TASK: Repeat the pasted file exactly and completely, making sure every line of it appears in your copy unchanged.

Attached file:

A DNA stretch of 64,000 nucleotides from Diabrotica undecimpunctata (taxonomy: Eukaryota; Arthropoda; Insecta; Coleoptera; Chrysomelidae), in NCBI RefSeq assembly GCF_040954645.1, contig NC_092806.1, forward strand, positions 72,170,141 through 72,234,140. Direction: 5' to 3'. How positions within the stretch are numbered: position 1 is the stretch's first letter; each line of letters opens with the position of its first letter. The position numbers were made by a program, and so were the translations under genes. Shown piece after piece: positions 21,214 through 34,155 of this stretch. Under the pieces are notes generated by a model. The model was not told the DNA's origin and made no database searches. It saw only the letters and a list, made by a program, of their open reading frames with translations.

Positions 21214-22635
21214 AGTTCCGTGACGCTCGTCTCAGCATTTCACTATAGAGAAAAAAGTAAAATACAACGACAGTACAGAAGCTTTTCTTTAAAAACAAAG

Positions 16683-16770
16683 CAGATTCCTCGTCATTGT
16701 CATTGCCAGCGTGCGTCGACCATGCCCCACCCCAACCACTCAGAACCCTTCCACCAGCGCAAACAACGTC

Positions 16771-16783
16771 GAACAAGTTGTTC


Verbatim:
A DNA stretch of 64,000 nucleotides from Diabrotica undecimpunctata (taxonomy: Eukaryota; Arthropoda; Insecta; Coleoptera; Chrysomelidae), in NCBI RefSeq assembly GCF_040954645.1, contig NC_092806.1, forward strand, positions 72,170,141 through 72,234,140. Direction: 5' to 3'. How positions within the stretch are numbered: position 1 is the stretch's first letter; each line of letters opens with the position of its first letter. The position numbers were made by a program, and so were the translations under genes. Shown piece after piece: positions 21,214 through 34,155 of this stretch. Under the pieces are notes generated by a model. The model was not told the DNA's origin and made no database searches. It saw only the letters and a list, made by a program, of their open reading frames with translations.

Positions 21214-22635
21214 AGTTCCGTGACGCTCGTCTCAGCATTTCACTATAGAGAAAAAAGTAAAATACAACGACAGTACAGAAGCTTTTCTTTAAAAACAAAG

Positions 16683-16770
16683 CAGATTCCTCGTCATTGT
16701 CATTGCCAGCGTGCGTCGACCATGCCCCACCCCAACCACTCAGAACCCTTCCACCAGCGCAAACAACGTC

Positions 16771-16783
16771 GAACAAGTTGTTC